More on the McLaren penalty
So Ron is 100 million dollars out of pocket, and excluded from the Manufacturer’s Championship, but the drivers can still get points. It all seems a little silly to me. If McLaren is judged as having benefited from Ferrari information, surely the drivers benefited as well? Knowingly or unknowingly.
It would have made more sense to penalize the drivers 10 grid spots, so there would still be a full grid, and let’s see them come through the field. Agree?


Goodbye Colin McRae
Most car enthusiasts would have heard that the former World Rally Champion Colin McRae was killed when his helicopter suffered a major failure and fell 50 meters into a valley. His five year old son Johnny was also killed as well as a friend of Colin’s and another young boy.
According to all reports Colin McRae was neither big-headed or arrogant, despite being a world champion but just loved life, a fact confirmed by local identity John L Hamilton, whose cousin Colin McRae had married, now leaving her widowed.
As well as being a legend in rallying, Colin McRae was friends with many across all forms of motor and motorcycle sport, including current F1 driver Scotland’s David Coulthard with whom he was going to contest the Race of Champions at the end of the year, and Italy’s supreme two wheeled exponent Valentino Rossi, who dedicated his last win to McRae’s memory.
Automania joins with the motoring world in extending its condolences to the McRae family.


Volvo reveals new safety features
The Frankfurt Auto Show had ‘safety’ as one of the concepts this year, and as always, Volvo rose to the occasion, displaying some of their safety systems, already available as options.
A brief recap of Volvo’s highlights in safety is called for - Volvo opting for laminated windscreens in 1944, seat belts in 1959 and the driver’s airbag in 1987.

Volvo safety feature.
Some of Volvo’s push this year was seen in a driver alert control (DAC) system to alert tired and inattentive drivers, a lane departure warning (LDW) system and collision warning system offered in the S80 with automatic brake function to help prevent front-to-rear impacts (this is similar to the one being offered in the top end Mercedes-Benz models).
The LDW is not the same as the blind-spot camera system currently available as an option. Research figures show 90 percent of all crashes are the result of drivers being distracted.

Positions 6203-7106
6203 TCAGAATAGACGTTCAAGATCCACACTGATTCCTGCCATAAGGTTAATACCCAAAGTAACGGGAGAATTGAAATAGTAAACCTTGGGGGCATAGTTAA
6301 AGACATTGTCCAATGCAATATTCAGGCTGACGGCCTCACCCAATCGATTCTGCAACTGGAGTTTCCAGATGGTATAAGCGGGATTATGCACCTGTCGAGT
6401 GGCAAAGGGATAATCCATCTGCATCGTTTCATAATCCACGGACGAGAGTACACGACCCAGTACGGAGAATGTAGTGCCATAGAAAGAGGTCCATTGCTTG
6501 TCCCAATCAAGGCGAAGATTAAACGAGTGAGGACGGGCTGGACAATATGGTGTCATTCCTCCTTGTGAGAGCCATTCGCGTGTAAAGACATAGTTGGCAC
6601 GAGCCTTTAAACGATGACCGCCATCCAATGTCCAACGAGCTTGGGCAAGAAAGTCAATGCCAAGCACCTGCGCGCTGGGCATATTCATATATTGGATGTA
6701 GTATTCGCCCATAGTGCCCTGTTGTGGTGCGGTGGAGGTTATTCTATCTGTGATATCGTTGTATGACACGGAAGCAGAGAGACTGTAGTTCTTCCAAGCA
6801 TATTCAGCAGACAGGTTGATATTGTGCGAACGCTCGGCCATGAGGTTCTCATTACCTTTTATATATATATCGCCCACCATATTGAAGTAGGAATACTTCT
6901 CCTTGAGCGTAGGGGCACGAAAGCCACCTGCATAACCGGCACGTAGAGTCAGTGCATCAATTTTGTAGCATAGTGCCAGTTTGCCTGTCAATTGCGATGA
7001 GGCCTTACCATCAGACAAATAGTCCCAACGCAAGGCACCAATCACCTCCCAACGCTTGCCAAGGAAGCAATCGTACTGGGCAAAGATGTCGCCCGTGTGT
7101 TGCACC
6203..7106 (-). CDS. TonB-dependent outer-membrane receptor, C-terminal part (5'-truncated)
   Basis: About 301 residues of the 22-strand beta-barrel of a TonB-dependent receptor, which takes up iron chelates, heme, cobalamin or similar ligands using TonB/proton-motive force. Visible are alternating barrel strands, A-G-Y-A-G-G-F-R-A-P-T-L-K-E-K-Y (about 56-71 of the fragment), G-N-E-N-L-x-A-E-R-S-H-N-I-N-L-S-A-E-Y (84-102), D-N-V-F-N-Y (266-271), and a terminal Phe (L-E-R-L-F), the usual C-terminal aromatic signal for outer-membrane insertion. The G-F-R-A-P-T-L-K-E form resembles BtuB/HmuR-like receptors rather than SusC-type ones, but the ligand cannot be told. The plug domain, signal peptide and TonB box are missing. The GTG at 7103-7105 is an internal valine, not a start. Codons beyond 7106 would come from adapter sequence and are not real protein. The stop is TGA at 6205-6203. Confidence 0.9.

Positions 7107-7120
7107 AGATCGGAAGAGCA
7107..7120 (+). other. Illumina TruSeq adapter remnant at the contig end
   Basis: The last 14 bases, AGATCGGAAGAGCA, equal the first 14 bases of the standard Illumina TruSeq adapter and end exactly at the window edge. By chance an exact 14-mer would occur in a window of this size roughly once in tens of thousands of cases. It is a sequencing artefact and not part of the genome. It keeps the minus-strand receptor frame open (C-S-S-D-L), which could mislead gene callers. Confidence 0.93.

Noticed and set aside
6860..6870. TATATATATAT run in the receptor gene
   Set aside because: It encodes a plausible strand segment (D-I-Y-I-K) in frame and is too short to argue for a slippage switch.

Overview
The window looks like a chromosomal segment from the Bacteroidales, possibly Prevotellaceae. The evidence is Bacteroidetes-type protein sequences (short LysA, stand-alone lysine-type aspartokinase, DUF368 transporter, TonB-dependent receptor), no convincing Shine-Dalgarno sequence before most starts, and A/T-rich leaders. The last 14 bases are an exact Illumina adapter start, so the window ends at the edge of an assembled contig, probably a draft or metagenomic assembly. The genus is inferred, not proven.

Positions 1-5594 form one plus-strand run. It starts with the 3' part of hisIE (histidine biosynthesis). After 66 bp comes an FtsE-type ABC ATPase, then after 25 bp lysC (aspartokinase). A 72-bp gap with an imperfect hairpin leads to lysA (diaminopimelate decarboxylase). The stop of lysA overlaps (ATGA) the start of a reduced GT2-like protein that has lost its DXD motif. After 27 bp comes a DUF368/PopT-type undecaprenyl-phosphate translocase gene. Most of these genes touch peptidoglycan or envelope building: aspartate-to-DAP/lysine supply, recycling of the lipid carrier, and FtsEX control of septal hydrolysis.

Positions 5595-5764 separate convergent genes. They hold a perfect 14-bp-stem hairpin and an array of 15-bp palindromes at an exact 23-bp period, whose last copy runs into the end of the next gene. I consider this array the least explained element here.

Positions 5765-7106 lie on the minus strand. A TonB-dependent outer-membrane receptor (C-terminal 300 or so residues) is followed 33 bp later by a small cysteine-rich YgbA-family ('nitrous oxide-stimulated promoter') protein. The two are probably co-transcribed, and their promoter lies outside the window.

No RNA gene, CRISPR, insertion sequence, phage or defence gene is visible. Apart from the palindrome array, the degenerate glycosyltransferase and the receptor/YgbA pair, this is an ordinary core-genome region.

The DAC system alerts the driver when concentration levels are affected, for example during long journeys. LDW and DAC are part of the same option package, called driver alert system, that was introduced in Europe on the Volvo S80, V70 and XC70 late last year.

2008 Volvo S80

Volvo Cars Safety Center director Ingrid Skogsmo says safety is a key philosophy for the company. “When it comes to preventive safety, we have the same approach as when we develop protective systems,” she says. “In other words, Volvo’s safety research and technical development focuses on areas where new technology can create significant positive results in real-life traffic.”
DAC was developed after studies showed driver fatigue was a major safety issue globally. The exact figures are hard to quantify, but most researchers put it at 25-35 percent.
DAC is activated at 65 km/h and remains active above 60 km/h. A camera, sensors and a control unit monitor driver behavior, the camera continuously measures the distance between the car and the road lane markings. If for some reason the driver veers off the road, they are alerted via an audible signal.
A text message also appears in the car’s information display, where a coffee cup symbol alerts the driver to take a break.
DAC works in conjunction with LDW, which Volvo believes can prevent between 30-40 percent of single-vehicle crashes between 70 km/h and 100 km/h. LDW will sound a warning chime if a driver crosses the road markings without a reason.
The collision warning with auto-brake function senses an imminent impact and brakes to slow the car when the driver fails to react.
However, I am not sure if the new S80 Volvo released in Thailand will have such safety features. A country where ‘safety’ usually takes the back seat.